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Taking the contraceptive Pill may increase a woman’s chance of developing multiple sclerosis, researchers warn.
The risk of MS could be up to 50 per cent higher among women on the Pill, according to a new US study.
The findings also show young obese women are at greater risk of the disease, probably because they produce higher levels of a hormone known to regulate appetite.
Previous research had suggested that oral contraception could cut MS risk, or delay its onset.
MS is the most common disabling neurological condition, affecting almost 100,000 Britons – 50 young people are diagnosed each week.
It involves damage to myelin, a protective sheath surrounding nerve fibres of the central nervous system, meaning the body’s immune system attacks itself.
Symptoms range from mild, occasional illness involving numbness, muscle weakness and eye problems to rapid and severe deterioration, resulting in serious disability.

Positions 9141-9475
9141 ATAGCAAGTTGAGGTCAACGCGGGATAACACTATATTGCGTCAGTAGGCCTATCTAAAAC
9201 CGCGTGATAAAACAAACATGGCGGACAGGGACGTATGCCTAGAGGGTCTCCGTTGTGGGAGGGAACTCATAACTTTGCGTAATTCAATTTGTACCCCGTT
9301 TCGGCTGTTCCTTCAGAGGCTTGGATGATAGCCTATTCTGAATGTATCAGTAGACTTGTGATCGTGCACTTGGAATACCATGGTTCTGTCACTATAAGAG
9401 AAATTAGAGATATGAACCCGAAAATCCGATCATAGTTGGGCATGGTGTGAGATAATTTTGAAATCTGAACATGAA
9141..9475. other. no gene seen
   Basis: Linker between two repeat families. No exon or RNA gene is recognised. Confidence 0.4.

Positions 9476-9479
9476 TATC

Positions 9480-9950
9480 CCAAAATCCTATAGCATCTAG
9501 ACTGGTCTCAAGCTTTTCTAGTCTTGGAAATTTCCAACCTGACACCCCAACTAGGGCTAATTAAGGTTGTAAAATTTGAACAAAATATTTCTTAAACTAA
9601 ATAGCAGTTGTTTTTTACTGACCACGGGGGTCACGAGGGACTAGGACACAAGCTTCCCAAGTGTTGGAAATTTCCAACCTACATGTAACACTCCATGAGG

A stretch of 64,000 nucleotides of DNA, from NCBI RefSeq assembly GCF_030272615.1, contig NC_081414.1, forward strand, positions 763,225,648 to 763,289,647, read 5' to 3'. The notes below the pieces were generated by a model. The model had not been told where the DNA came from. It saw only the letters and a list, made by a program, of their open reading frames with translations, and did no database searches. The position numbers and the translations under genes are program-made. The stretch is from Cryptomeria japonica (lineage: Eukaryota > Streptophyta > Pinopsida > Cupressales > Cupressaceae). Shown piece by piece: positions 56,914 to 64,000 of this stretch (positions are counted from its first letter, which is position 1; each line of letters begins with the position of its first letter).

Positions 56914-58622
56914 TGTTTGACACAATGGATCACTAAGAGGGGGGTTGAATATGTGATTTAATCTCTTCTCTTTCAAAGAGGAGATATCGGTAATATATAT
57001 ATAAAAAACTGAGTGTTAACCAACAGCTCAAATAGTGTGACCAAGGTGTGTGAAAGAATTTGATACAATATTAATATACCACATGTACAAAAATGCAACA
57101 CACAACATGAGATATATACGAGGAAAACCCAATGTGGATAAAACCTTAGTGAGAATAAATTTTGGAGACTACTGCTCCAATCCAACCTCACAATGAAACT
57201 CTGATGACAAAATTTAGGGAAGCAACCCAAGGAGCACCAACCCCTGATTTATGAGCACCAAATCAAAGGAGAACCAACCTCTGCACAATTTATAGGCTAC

US researchers identified 305 women who had been diagnosed with MS during a three-year period.
Their use of the Pill – mainly a combination of two hormones – was compared with 3,050 women who did not have MS.
In total, 29 per cent of the women with MS and 24 per cent of those without MS had used hormonal contraceptives for at least three months in the three years before symptoms began.
Women who had used the Pill were 35 per cent more likely to develop MS than those who did not use them. Those who had used the contraceptives but had stopped at least one month before symptoms started were 50 per cent more likely to develop MS.
Lead researcher Dr Kerstin Hellwig said: ‘These findings suggest that using hormonal contraceptives may be contributing at least in part to the rise in the rate of MS among women.’
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